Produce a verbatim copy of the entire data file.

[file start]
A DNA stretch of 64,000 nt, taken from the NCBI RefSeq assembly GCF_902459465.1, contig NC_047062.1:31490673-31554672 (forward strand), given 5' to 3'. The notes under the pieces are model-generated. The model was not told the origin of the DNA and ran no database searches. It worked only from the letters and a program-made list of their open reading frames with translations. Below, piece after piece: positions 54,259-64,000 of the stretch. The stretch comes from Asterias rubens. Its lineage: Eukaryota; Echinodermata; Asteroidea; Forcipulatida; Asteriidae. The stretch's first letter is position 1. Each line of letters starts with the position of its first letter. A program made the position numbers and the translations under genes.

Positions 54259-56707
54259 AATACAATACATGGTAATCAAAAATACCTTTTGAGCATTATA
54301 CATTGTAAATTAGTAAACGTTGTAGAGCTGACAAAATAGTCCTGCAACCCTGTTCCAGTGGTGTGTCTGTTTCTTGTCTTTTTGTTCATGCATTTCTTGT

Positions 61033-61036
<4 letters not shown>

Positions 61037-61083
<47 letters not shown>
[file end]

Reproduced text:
A DNA stretch of 64,000 nt, taken from the NCBI RefSeq assembly GCF_902459465.1, contig NC_047062.1:31490673-31554672 (forward strand), given 5' to 3'. The notes under the pieces are model-generated. The model was not told the origin of the DNA and ran no database searches. It worked only from the letters and a program-made list of their open reading frames with translations. Below, piece after piece: positions 54,259-64,000 of the stretch. The stretch comes from Asterias rubens. Its lineage: Eukaryota; Echinodermata; Asteroidea; Forcipulatida; Asteriidae. The stretch's first letter is position 1. Each line of letters starts with the position of its first letter. A program made the position numbers and the translations under genes.

Positions 54259-56707
54259 AATACAATACATGGTAATCAAAAATACCTTTTGAGCATTATA
54301 CATTGTAAATTAGTAAACGTTGTAGAGCTGACAAAATAGTCCTGCAACCCTGTTCCAGTGGTGTGTCTGTTTCTTGTCTTTTTGTTCATGCATTTCTTGT

Positions 61033-61036
<4 letters not shown>

Positions 61037-61083
<47 letters not shown>